And I think, you know, you’re always going to have to hire mid and senior people. It’s not like you’re going to be able to grow them all, that makes sense. But it’s part of a more coherent strategy for the long term, is to, you know, think, who’s going to be running this application five years from now? Is it people we’ve hired today or is it, you know, or would they have moved on?
Amul Batra | 35.56
Absolutely, John. And I think… and I think the key to that is that there’s an added, kind of, benefit to all of this, is that when you are hiring your mid or senior person, you have to find that person, might take two to three months to find that person, get that person to say yes—because they would be being offered left, right, and center—and then you’d have to wait three months for them to work their notice, because the other business isn’t going to just let them go because they need to replace them right. So you’re looking at something that could last– could take six months.
Or you could hire a team of juniors, two or three on the salary that you’re putting out, and get them working on the problem. Yes, they’re not gonna work as fast, but you also don’t know that [that] person that’s taken six months to hire, whether they’re culturally going to fit anyway. Or if they’re as good as they say they are. They might have just bounced around jobs and got better job titles, but they might not actually be able to do the work. You just don’t know.
The step into the unknown of doing something like that is expensive in more ways than one. I don’t just mean recruitment fees or salaries, I mean just… you know. There are ways in which– the unknown of whether that’s going to work out. And in the amount of time it’s taken, you could have… you see, if you’d hired four or six juniors and only two of them work out or three of them work out but, not the case but you know, the worst case scenario—you’ve still got people there quicker doing work for you for six months before that person’s even made it through the door.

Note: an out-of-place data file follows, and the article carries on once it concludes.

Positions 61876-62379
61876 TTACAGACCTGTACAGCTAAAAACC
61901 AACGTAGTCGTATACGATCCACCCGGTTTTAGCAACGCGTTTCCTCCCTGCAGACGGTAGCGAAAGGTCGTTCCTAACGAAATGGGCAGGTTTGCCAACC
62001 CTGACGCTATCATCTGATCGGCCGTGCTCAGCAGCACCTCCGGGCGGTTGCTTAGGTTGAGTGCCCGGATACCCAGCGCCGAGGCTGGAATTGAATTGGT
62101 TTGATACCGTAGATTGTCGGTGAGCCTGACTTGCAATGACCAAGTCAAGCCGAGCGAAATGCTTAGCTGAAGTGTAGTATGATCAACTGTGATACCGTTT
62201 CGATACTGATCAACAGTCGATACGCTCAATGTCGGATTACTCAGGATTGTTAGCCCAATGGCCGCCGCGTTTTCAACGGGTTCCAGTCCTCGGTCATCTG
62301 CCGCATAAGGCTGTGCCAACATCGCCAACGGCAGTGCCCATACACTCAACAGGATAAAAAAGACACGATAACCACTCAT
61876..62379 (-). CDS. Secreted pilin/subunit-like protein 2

For me, it’s obvious but then I talk about this stuff all the time and I see it with lots of different businesses and I see this success on the other side so, you know, I’m already converted, right? But hopefully I can convert a few more people by them listening to this podcast.
Zack Georgiou | 37.33
Well, believe it or not but that’s our time up. So what we would always like to ask at the end of these podcasts is, What piece of advice would you offer to someone who wants to either enrol into a tech bootcamp… or shall we flip it and maybe say take on a recently graduated boot camper?
Amul Batra | 37.53
I’ll do both. I was on the phone this weekend and it’s.. It’s bizarre, actually, I don’t know that many people that have done the bootcamp at Northcoders. I’ve probably got one friend. But anyway, I was on the phone to my friend’s daughter this weekend who’s a primary school teacher, who really wants to do this. She’s done a little taster course and she’s like, I really want to do this, but I can’t give up a job at this moment in time. And I’m like, look, if you’re not enjoying what you’re doing—and I hate taking people out of education, but I don’t want to stop people if they’re already on their journey, right—is you’re going to enter an industry which requires problem solvers.